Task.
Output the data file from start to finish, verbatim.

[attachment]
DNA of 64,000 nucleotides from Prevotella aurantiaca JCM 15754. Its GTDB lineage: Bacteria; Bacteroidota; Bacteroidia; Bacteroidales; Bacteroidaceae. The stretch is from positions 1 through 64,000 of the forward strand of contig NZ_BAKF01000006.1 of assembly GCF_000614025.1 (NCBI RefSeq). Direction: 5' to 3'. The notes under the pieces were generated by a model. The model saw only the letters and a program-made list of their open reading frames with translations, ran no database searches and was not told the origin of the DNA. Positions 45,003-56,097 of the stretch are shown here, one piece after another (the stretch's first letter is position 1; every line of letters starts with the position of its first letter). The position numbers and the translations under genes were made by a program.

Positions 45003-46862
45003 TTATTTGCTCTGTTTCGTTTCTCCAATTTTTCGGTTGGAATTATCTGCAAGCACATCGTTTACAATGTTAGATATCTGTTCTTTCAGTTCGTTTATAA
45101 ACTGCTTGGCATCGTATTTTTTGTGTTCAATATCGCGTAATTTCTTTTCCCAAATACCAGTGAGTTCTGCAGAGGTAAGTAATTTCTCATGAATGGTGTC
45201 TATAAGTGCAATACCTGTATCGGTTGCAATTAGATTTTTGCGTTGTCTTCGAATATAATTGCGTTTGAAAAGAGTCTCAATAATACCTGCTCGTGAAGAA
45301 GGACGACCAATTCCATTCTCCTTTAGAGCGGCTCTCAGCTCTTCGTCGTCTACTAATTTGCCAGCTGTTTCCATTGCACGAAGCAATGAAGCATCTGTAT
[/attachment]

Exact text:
DNA of 64,000 nucleotides from Prevotella aurantiaca JCM 15754. Its GTDB lineage: Bacteria; Bacteroidota; Bacteroidia; Bacteroidales; Bacteroidaceae. The stretch is from positions 1 through 64,000 of the forward strand of contig NZ_BAKF01000006.1 of assembly GCF_000614025.1 (NCBI RefSeq). Direction: 5' to 3'. The notes under the pieces were generated by a model. The model saw only the letters and a program-made list of their open reading frames with translations, ran no database searches and was not told the origin of the DNA. Positions 45,003-56,097 of the stretch are shown here, one piece after another (the stretch's first letter is position 1; every line of letters starts with the position of its first letter). The position numbers and the translations under genes were made by a program.

Positions 45003-46862
45003 TTATTTGCTCTGTTTCGTTTCTCCAATTTTTCGGTTGGAATTATCTGCAAGCACATCGTTTACAATGTTAGATATCTGTTCTTTCAGTTCGTTTATAA
45101 ACTGCTTGGCATCGTATTTTTTGTGTTCAATATCGCGTAATTTCTTTTCCCAAATACCAGTGAGTTCTGCAGAGGTAAGTAATTTCTCATGAATGGTGTC
45201 TATAAGTGCAATACCTGTATCGGTTGCAATTAGATTTTTGCGTTGTCTTCGAATATAATTGCGTTTGAAAAGAGTCTCAATAATACCTGCTCGTGAAGAA
45301 GGACGACCAATTCCATTCTCCTTTAGAGCGGCTCTCAGCTCTTCGTCGTCTACTAATTTGCCAGCTGTTTCCATTGCACGAAGCAATGAAGCATCTGTAT